This means that when we collect our data the probability our observed sample mean will fall within two standard errors of the mean is approximately .95 or a 95% chance, or being more precise we could use 1.96 standard errors because

Which gives

For a 99% chance we use ______and for 90% we use ______in place of 1.96.

Starting with the statement,

we will perform algebraic manipulations to isolate the population mean m in the middle of this inequality instead. By doing this we will obtain an interval that has a 95% chance of covering the true population mean.

**Algebraic Manipulations of the Inequality on the Previous Page:**

This says that the interval from up to has a 95% chance of covering the true population mean m. This interval is simply the sample mean plus or minus roughly two standard errors. However, this interval cannot be calculated in practice! WHY?

A “simple fix” to this would be replace ____ by the estimated standard deviation from our data _____.

The problem with our “simple fix” is that the distribution of is not standard normal, i.e. N(0,1) therefore the 1.96 value will not necessarily produce the desired level

of confidence.

FACT: If the population we are sampling from is approximately normal then

has a **t-distribution with degrees of freedom** df = n – 1.

What does a t-distribution look like?

Facts about the t-distribution:

·

Examples: Using the t-table to find confidence intervals

a) n = 20 and 95% confidence t =

b) n = 20 and 99% confidence t =

c) n = 50 and 90% confidence t =

d) n = 10 and 95% confidence t =

**The basic form of most confidence intervals is:**

**General Form for a Confidence Interval for the Mean**

For the population mean we have,

or

The appropriate columns in t-distribution table) for the different confidence intervals are as follows:

90% Confidence look in the .05 column (if n is “large” we can use 1.645)

95% Confidence look in the .025 column (if n is “large” we can use 1.960)

99% Confidence look in the .005 column (if n is “large” we can use 2.576)

Example: Suppose we are trying to estimate the mean protein content of zebra mussels, which are becoming an increased part of the diet for ducks on the Mississippi River. A sample of n = 25 zebra mussels are analyzed for their protein content and a sample mean ofunits with a sample standard deviation of s = 2.98 units.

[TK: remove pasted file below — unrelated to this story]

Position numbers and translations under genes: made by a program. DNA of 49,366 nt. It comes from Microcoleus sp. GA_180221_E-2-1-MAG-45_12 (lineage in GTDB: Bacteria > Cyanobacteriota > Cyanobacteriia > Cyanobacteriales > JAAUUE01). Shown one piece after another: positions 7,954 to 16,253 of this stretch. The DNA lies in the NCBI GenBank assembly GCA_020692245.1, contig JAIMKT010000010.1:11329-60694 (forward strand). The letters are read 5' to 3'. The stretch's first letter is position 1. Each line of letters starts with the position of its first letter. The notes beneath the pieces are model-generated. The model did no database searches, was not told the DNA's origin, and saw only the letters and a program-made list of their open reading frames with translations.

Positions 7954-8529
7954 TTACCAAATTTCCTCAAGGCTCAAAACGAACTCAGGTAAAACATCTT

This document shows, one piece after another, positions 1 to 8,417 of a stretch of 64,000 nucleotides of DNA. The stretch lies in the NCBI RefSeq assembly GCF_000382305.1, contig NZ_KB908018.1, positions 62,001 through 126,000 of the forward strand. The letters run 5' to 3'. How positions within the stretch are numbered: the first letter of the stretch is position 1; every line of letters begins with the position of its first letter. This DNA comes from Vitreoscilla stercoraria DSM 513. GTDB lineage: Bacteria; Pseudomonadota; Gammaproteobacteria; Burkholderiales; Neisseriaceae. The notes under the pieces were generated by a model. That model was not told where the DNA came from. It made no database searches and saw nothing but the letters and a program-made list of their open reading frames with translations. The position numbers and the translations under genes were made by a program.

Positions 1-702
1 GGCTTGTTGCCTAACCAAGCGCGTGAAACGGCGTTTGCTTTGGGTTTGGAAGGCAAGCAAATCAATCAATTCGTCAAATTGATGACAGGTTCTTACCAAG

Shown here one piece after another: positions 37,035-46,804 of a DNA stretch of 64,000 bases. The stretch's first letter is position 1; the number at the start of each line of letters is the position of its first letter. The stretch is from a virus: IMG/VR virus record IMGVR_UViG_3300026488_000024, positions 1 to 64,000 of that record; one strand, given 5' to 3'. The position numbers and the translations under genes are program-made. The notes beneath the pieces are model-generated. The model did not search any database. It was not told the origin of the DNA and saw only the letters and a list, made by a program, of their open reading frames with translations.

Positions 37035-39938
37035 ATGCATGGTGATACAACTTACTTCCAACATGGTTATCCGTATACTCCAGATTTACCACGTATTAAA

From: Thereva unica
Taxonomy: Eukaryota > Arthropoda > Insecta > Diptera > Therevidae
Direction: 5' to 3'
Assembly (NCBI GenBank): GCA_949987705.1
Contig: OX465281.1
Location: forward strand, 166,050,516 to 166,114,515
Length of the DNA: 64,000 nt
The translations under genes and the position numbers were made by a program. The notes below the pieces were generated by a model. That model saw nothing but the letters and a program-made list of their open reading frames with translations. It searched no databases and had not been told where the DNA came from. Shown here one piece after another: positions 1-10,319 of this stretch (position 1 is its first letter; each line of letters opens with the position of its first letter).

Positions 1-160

a) Use this information to find a 95% CI for the mean protein content found in the tissues of zebra mussels, assuming that protein content of zebra mussels has a normal distribution.

Suppose a sample of n = 25 freshwater clams was obtained and similar protein analysis was conducted resulting in a sample mean units with a standard deviation of s = 12.12 units.

b) Find a 95% confidence interval for the mean protein content found in the tissue of freshwater clams.

c) Does this interval in conjunction with the interval obtained for zebra mussels provide evidence that freshwater clams are richer in protein than zebra mussels?

**Sampling Distribution of the Sample Proportion (**)

Just like the sample mean the sample proportion () is random, as it too varies from sample to sample. The sampling distribution of has the following properties:

1. The mean of the sampling distribution is the population proportion (p)

2. The standard deviation of the sampling distribution or the standard error of

and is given by:

where

3. The sampling distribution is approx. normal provided n is “sufficiently large”.

Note: When estimating proportions large sample sizes are generally used

(e.g. n 100)

**APPLICATIONS TO DECISION MAKING**

**Example: New Method for Treating a Certain Illness/Disease**

Suppose the current treatment method for certain disease has 70% success rate. A new method has been proposed that will hopefully have a higher success rate. The new method is administered to a sample n = 50 patient and 40 have successful treatment.

Can we conclude on the basis of this result that the new method has a higher success rate?

**Using the Binomial Table (**this is called the Binomial Exact Test, see Sec. 11.1)

**CONFIDENCE INTERVALS FOR THE POPULATION PROPORTION ** (Sec. 4.5)